Carell and Chalamet bond on the set
TORONTO (CP) — Steve Carell and Timothee Chalamet both knew the addiction drama “Beautiful Boy” hinged on the father-son relationship.
The movie is based on the twin memoirs of David Sheff and his son, Nic, about each’s perspective on Nic’s decade-long, nearly fatal plunge into meth addiction. Toggling between nightmare and memory, “Beautiful Boy,” fluctuates between addiction and recovery, between the love and anguish of a father and son.
So when the two first met at Chalamet’s final audition to read as Nic, it was a pregnant moment.
“I think it was an open-armed hug,” recalled Chalamet of his eventual co-star’s greeting. “I was very appreciative of that because I was really quite nervous going in there.”
The meeting is vivid to Carell, too. For him and everyone else in the room, it was instantly clear Chalamet (whose breakthrough Oscar-nominated role in “Call Me By Your Name” hadn’t yet come out) was the right choice.
“I don’t think I’ve ever seen a better audition,” said Carell.
A year after Chalamet impressed audiences in his chemistry with Armie Hammer in “Call Me By Your Name,” “Beautiful Boy” teams him with another veteran actor who has likewise been something of a mentor to the 22-year-old Chalamet. The two found they had a natural affinity for each other despite being generations apart. Chalamet grew up an “Office” fan and in an interview last month over coffee, was most eager to hear the 56-year-old Carell’s “Daily Show” stories.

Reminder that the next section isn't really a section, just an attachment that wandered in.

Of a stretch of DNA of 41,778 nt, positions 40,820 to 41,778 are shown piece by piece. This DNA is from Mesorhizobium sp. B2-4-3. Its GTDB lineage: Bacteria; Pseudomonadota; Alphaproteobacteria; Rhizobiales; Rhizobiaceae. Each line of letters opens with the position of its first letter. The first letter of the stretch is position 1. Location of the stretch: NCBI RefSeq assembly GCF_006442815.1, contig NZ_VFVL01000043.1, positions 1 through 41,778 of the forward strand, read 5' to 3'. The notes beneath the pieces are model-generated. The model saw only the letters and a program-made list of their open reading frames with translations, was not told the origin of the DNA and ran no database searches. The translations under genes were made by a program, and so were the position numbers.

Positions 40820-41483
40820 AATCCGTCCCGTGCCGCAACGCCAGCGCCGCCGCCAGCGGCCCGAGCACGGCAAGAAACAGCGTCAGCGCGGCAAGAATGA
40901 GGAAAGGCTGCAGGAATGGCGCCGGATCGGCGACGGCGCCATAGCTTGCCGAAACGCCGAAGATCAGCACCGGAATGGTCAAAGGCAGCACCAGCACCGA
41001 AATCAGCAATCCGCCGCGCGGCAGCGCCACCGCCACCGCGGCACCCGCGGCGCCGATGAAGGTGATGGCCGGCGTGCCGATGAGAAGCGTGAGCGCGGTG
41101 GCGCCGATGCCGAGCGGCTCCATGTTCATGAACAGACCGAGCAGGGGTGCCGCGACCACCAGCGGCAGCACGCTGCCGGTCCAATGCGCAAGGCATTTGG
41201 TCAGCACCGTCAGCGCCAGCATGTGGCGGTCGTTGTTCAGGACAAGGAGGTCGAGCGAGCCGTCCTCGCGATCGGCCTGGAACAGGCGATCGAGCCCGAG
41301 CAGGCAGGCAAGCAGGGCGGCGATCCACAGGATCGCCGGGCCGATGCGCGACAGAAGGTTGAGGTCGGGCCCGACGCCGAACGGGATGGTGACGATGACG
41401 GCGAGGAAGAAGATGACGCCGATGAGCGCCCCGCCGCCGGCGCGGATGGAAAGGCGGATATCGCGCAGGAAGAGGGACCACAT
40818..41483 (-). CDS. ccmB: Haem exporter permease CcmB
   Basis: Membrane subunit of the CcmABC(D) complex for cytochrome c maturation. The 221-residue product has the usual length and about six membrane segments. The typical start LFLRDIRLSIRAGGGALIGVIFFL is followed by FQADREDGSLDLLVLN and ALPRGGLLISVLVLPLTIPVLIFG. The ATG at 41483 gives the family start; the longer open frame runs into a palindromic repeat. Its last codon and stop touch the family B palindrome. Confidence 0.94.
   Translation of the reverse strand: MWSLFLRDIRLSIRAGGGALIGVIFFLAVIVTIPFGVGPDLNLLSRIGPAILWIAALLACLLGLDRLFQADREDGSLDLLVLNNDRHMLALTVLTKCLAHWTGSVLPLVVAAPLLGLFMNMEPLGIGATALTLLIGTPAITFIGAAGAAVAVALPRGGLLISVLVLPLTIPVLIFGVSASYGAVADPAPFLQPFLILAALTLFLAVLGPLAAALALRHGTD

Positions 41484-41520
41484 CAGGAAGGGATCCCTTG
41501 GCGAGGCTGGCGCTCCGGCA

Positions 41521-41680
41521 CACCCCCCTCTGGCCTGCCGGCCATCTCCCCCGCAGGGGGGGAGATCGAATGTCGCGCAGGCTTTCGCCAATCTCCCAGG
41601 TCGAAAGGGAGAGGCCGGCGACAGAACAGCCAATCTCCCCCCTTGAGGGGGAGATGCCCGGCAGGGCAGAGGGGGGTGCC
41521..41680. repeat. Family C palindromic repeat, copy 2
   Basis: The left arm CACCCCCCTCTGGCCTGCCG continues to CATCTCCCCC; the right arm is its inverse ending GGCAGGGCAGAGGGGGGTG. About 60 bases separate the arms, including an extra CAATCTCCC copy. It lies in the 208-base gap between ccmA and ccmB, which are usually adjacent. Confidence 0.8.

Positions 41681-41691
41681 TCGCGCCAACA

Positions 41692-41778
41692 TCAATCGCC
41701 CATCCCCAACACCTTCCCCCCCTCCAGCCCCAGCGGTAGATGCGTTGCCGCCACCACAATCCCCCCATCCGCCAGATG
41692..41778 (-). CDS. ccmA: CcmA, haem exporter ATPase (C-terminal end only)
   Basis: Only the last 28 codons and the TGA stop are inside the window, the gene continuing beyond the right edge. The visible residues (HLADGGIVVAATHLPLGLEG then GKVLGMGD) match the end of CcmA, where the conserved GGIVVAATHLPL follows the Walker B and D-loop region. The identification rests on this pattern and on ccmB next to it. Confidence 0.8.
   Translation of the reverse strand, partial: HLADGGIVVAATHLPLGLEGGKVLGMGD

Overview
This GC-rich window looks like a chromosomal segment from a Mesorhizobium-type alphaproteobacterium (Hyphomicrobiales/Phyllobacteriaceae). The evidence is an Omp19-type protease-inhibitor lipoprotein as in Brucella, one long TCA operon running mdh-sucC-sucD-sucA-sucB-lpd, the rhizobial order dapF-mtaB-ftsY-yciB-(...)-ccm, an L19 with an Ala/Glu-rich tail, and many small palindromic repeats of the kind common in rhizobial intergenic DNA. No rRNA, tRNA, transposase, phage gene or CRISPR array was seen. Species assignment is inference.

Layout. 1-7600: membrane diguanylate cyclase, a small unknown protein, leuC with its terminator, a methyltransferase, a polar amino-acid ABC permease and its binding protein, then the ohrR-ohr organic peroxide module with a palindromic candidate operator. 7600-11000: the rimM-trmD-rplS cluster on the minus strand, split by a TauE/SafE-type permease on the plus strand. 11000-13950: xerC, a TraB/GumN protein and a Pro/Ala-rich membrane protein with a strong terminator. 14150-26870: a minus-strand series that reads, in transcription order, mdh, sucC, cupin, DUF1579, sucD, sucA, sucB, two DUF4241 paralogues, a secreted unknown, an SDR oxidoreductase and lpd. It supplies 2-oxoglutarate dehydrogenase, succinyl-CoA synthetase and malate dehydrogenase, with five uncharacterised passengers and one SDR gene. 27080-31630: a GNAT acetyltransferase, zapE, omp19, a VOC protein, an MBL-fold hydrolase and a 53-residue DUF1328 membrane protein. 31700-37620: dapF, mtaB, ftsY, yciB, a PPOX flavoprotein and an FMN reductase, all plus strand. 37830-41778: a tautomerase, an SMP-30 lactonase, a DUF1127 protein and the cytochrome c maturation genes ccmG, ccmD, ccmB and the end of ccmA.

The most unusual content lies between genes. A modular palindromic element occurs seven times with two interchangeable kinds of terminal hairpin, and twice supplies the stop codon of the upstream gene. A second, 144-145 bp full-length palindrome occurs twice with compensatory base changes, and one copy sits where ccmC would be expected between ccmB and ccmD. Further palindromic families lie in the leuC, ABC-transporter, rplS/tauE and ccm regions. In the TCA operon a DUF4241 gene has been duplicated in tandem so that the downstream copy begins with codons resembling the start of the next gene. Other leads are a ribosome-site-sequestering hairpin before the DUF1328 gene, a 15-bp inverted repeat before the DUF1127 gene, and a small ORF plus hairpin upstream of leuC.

“It was natural,” said Chalamet. “I felt like we had a physical dialogue that was akin to what a father and son’s physical dialogue would be.”
“I feel absolutely the opposite,” Carrell deadpanned, cracking up his co-star. “He’s somebody you want to be around. He’s somebody you want to talk to. He’s such a committed actor and takes it seriously but at the same time is entirely open.”
Addiction has rarely been seen onscreen as it is in Felix Van Groeningen’s “Beautiful Boy,” which opens in theatres Friday. Whereas Hollywood has often concentrated on the tailspin of addiction or swift recovery, “Beautiful Boy” stays true to the cycles of relapse. As Nic’s addiction threatens to destroy him, David is racked by desperation, guilt and hopelessness.
Before shooting began, Chalamet had lunch with Nic, and Carell met David, who also visited the set several times.
For the role, Chalamet dropped 18 pounds. But both he and Carell are cautious about playing up any of their efforts to authentically portray addiction and its toll.
“In addition to getting all the specificities of using right, it was first and foremost about the family and the relationships within that,” said Carell.